Welsh service framework puts onus on joint working as key to delivery

Welsh service framework puts onus on joint working as key to
delivery The Welsh assembly has unveiled its blueprint for older
people’s health and social services that aims to promote greater
joint working, co-location and collaboration among professionals,
writes Derren Hayes.

The draft National Service Framework for Older People, published
last week, sets out a vision of social workers and health
professionals working side by side, sharing resources, with joint
processes and procedures and to the same inspection standards.

At its heart is the unified assessment process, which will be used
to determine a person’s needs and what services should be
commissioned to meet them. Despite patchy development so far by
local health boards, councils and NHS trusts, the Welsh government
said the joint assessment would be introduced throughout Wales by
April 2006.

Local health boards and councils will also create joint older
people action teams charged with developing services and
commissioning plans for integrated care.

In hospitals, multi-disciplinary old age specialist teams,
including social workers, will focus on people with complex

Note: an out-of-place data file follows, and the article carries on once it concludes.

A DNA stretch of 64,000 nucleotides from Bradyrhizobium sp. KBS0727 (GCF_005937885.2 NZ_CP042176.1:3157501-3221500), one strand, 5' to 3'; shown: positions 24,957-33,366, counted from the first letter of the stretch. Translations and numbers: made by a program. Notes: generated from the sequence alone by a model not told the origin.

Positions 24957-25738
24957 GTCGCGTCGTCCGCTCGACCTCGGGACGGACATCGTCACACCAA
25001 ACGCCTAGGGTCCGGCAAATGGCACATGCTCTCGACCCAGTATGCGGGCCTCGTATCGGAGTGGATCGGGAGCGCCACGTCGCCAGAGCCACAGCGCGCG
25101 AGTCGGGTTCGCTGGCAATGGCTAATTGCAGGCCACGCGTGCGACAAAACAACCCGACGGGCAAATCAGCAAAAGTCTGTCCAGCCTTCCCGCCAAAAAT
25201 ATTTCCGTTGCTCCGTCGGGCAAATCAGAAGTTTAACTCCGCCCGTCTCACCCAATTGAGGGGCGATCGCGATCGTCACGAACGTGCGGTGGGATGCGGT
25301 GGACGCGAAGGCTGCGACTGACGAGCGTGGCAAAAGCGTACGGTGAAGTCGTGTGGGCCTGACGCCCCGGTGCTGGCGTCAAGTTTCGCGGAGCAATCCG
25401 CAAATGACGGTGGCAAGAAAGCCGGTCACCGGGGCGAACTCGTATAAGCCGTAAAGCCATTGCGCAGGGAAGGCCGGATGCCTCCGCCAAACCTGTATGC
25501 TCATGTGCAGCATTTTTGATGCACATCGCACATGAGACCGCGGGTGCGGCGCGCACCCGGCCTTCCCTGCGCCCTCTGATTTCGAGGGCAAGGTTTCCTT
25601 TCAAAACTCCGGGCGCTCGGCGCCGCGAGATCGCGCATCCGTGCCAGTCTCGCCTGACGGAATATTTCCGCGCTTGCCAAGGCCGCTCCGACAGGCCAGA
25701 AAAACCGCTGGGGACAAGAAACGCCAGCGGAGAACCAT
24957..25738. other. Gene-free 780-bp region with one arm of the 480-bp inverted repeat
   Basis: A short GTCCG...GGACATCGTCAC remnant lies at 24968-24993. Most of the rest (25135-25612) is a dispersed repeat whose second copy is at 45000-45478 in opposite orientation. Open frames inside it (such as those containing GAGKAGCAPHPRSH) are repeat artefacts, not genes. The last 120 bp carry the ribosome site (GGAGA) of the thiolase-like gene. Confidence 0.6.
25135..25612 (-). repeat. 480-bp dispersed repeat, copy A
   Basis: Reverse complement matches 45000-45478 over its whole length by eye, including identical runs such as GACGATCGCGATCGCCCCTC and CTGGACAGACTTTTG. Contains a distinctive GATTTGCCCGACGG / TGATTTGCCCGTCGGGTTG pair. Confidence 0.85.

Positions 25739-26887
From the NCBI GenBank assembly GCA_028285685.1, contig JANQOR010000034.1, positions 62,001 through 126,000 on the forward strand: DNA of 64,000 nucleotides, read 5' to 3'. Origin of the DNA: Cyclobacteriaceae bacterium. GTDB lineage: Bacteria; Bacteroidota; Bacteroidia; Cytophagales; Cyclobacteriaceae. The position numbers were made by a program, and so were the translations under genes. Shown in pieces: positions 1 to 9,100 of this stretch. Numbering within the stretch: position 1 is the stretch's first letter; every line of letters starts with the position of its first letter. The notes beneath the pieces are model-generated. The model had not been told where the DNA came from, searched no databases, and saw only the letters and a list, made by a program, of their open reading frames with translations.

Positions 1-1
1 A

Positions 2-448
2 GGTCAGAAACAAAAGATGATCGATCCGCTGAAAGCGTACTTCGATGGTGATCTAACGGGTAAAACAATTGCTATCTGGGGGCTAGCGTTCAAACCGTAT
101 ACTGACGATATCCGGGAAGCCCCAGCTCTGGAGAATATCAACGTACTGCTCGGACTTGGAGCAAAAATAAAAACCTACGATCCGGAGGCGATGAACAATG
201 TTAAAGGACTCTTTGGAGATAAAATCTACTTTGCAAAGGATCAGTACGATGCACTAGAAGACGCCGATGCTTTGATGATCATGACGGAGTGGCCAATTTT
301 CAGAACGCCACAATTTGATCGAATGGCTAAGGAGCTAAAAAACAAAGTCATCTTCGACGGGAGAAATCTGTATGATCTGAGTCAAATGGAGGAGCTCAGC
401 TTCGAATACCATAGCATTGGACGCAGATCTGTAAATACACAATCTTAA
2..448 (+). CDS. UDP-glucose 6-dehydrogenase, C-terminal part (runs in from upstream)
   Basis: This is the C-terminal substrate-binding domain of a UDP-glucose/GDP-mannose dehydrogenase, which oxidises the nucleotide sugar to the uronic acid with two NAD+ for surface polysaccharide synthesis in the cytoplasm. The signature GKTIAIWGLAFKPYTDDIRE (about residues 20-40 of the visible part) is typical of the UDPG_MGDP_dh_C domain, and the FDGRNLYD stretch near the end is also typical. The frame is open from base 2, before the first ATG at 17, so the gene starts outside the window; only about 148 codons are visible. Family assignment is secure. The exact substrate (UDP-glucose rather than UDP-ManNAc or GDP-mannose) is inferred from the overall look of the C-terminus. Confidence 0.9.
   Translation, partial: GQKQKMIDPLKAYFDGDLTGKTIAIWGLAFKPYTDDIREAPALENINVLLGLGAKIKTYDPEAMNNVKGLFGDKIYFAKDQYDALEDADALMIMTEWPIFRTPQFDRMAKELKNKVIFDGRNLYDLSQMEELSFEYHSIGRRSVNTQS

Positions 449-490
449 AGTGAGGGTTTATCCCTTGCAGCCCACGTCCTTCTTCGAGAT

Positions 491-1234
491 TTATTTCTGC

physical and mental conditions.

The NSF includes measures to reduce delayed discharges from
hospital. Intermediate care centres will be developed to offer an
alternative to hospital for frail older people while all areas will
have multi-disciplinary rapid response teams providing
rehabilitation services in people’s homes.

The plan also calls for each area to develop multi-agency community
mental health teams to deliver services, preferably co-located, to
help information sharing.

Clearer diagnostic and referral pathways between health and
community services for older people with depression and dementia
will also be introduced.

Penny Lloyd, professional officer at the British Association of
Social Workers Cymru, welcomed the emphasis on unified assessment.
“The marrying of the social and medical models for assessment will
deliver a service which better listens to older people and meets
their needs,” she said.

But Bill Walden-Jones, chief executive of mental health charity
Hafal, was more cautious. “Having an NSF does not automatically
mean better services. While we welcome better care standards we
reserve judgment until we see them being met.”

Consultation on the draft NSF for Older People runs to 14 October.
Go to www.wales.gov.uk

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